The Agency Insider with Linda McGlasson

At the Crossroads with Banking Security

At the Crossroads with Banking Security

Needless to say, the banking industry has weathered some heavy criticism from its business customers about how financial institutions aren't backing up their security talk with real protections..

The numbers continue to rise as businesses' online banking accounts suffer not just from fraud losses, but from what I've already described as "The Perfect Storm" of public opinion that their institutions aren't doing enough to protect them from these cyber criminals who have looted their accounts.

Business leaders intend to approach their banking institutions directly and ask the pointed question: Will you stand behind your security? 

The call for action has been heard, as banking and industry associations have poured money and manpower to develop education programs and find technology solutions that will help stop this flood of attacks.

I just hope this all won't be met with indifference by the banking community.

As the FS-ISAC, the American Bankers Association and NACHA work to develop some real "hands-on" solutions for institutions to use and educate their staff and business customers, we're all faced with the reality that the industry is at a crossroads of security.

We've known that online banking, when done right, has brought our institutions more customers, bigger cost savings and real advancement in how we interacting with our customers. The tradeoff, as security experts have pointed out multiple times, is while we give customers the immediacy of being able to do a transaction, some institutions have taken a shortcut to offer that ability. Hence, the crossroads at which we find ourselves.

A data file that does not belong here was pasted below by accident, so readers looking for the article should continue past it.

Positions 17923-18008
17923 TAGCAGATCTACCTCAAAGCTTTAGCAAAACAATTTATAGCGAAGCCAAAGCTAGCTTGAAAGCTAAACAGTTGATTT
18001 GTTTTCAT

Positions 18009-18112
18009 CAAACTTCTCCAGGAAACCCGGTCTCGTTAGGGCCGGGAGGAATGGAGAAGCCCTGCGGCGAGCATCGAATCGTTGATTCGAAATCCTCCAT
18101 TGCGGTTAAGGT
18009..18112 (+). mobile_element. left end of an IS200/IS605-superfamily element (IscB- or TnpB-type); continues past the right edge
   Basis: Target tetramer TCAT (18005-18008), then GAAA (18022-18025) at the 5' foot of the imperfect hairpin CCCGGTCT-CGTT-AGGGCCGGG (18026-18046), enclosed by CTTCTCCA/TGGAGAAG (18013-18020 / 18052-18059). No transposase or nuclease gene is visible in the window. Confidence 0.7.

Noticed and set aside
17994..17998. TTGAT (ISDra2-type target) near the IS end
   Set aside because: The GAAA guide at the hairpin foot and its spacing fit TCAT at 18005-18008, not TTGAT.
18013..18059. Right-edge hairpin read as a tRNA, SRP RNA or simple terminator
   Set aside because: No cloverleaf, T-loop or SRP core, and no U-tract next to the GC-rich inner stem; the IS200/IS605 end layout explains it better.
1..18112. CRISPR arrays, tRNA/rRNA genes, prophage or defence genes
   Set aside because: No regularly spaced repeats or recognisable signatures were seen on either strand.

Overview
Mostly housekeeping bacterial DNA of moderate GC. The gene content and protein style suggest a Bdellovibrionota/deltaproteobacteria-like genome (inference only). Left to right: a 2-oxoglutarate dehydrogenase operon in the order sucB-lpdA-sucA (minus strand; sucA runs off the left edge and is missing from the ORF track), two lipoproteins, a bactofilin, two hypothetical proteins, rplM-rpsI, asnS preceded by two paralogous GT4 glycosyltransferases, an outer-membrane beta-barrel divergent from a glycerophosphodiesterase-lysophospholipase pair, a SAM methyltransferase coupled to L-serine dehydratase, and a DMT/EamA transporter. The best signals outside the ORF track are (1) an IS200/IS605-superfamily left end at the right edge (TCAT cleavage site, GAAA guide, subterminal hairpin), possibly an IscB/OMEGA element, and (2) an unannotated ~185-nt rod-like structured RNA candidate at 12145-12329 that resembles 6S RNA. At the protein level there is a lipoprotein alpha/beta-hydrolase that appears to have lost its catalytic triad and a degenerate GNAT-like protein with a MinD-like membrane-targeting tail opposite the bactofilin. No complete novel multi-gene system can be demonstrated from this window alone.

So, do we take security -- especially online banking security -- seriously now? Or will we see business customers begin an exodus to those institutions that offer a security pledge to back up their fraud and security controls? The answers may well be influenced by a legislative solution, as lawmakers in Washington, D.C. are being approached with legislative proposals aimed to force the industry to offer improved security.

Further, there is a grassroots movement being readied to launch by a group of small businesses already hit by corporate account takeover. These business leaders intend to approach their banking institutions directly and ask the pointed question: Will you stand behind your security and fraud controls if my account is defrauded by cyber criminals?

What is your answer going to be?



About the Author

Linda McGlasson

Linda McGlasson

Managing Editor

Linda McGlasson is a seasoned writer and editor with 20 years of experience in writing for corporations, business publications and newspapers. She has worked in the Financial Services industry for more than 12 years. Most recently Linda headed information security awareness and training and the Computer Incident Response Team for Securities Industry Automation Corporation (SIAC), a subsidiary of the NYSE Group (NYX). As part of her role she developed infosec policy, developed new awareness testing and led the company's incident response team. In the last two years she's been involved with the Financial Services Information Sharing Analysis Center (FS-ISAC), editing its quarterly member newsletter and identifying speakers for member meetings.




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